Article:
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We headed out into the Peanut country in the fertile central plateau of Haiti to a sleepy little town called Mirebalais. The journey took us through some sharp contrasts—from the bustling Port-au-Prince through the crowded markets along the way (again), to some steep winding mountain roads and finally on to the lush green plateau of Mirebalais. “Let’s see our peanut garden,” said Rob, our client, as we made a quick stop. For the next 15 minutes he walked us through different nuances of peanut farming and the steps that Acceso has been taking to improve yields.

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Next stop – Peanut Depot. We walked across the garden to a small warehouse, which had been converted into one of Acceso’s depots.  Inside the depot were sacks full of farm-fresh peanuts waiting to be shelled and eaten. Yet we knew those were forbidden fruit, because Haitian Peanuts may carry Aflatoxin, a deadly carcinogen. “These peanuts are safe,” said the Depot Manager and soon four hands dug into the large bag. No points for guessing whose hands they were.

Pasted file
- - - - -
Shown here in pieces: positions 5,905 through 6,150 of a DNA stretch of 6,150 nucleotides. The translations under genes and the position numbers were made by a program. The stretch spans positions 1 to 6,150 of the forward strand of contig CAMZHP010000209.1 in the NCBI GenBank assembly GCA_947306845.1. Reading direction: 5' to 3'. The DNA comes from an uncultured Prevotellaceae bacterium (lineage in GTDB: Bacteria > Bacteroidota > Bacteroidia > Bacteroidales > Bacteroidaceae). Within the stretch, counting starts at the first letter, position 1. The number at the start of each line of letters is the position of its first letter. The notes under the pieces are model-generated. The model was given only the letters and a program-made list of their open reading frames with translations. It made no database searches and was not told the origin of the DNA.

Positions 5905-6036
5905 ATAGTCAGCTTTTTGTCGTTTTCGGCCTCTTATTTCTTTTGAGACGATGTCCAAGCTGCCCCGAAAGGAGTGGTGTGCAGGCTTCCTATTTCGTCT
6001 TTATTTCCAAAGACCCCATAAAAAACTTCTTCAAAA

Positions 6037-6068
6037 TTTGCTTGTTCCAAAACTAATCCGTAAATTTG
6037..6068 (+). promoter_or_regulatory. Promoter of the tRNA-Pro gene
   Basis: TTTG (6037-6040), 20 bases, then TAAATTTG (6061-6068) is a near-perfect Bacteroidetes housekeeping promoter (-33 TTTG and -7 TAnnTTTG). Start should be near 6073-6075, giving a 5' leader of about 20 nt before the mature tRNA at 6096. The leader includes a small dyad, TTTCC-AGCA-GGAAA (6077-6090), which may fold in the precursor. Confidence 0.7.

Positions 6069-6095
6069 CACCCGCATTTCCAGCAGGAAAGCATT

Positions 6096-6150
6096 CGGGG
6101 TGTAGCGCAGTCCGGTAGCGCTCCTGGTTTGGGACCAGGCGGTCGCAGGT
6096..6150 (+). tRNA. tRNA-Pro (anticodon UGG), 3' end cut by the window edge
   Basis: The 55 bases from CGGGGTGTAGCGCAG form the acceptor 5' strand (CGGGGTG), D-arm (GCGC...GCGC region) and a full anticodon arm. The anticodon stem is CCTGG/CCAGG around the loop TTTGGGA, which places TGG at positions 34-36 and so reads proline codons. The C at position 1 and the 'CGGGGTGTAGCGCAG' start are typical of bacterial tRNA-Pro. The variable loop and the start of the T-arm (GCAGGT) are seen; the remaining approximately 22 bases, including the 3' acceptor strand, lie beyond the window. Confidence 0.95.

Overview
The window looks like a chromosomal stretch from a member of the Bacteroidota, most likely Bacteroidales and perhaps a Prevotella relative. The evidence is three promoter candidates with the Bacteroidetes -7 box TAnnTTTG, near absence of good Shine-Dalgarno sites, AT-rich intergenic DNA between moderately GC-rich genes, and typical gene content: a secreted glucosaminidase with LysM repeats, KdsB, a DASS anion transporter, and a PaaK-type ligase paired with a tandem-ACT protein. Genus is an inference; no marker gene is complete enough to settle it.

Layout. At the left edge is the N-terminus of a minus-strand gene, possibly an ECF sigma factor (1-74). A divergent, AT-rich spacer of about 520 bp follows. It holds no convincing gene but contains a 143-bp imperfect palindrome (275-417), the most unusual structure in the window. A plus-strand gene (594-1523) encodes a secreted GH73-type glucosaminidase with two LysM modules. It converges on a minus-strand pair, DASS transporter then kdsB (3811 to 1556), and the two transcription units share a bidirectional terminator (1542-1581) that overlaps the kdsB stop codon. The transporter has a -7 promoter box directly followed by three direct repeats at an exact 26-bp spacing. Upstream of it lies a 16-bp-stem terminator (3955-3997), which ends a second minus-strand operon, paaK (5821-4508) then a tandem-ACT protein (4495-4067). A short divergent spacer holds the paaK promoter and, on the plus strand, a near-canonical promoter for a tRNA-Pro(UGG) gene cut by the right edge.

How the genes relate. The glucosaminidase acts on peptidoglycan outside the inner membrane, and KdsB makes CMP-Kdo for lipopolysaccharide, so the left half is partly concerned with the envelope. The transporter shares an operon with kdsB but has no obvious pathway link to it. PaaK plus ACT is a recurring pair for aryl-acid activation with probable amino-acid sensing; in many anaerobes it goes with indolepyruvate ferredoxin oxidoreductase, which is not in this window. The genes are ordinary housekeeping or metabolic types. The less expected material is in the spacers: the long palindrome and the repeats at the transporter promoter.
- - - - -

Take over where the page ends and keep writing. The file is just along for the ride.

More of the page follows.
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Experimentation is a challenge anywhere. This challenge was especially compounded during our trip due to the fact that we do not speak any French or Creole (the two most common languages in Haiti) and that the full extent of our practically nonexistent vocabulary included “Bonjour” and “Merci” (NO not Messi the football star). Thank God for Google Translate and Jacquelain, who made it possible to interact with depot managers and local staff who spoke no English. Though we did not inherit any Creole, we did give them all a taste of spicy Indian food. After a week of miming to communicate we now feel confident challenging anyone to a game of charades.

No travel to an island is complete without a trip to the beach, and we made no exception. The beautiful white sand beach, the grilled seafood, and the unlimited supply of drinks, not to forget the World Cup Final broadcast with Creole commentary, was all we needed to recharge.

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Heading back to Mirebalais, we launched the first part of the traceability strategy: grower ID cards. This was the first time in Haiti any corporation has ever issued an ID card. These cards are simple but very effective way of identifying each individual farmer. Each ID card has  a visual code that the depot manager can easily understand to quickly determine where the farmer is located; the cards can also be scanned using standard barcode readers.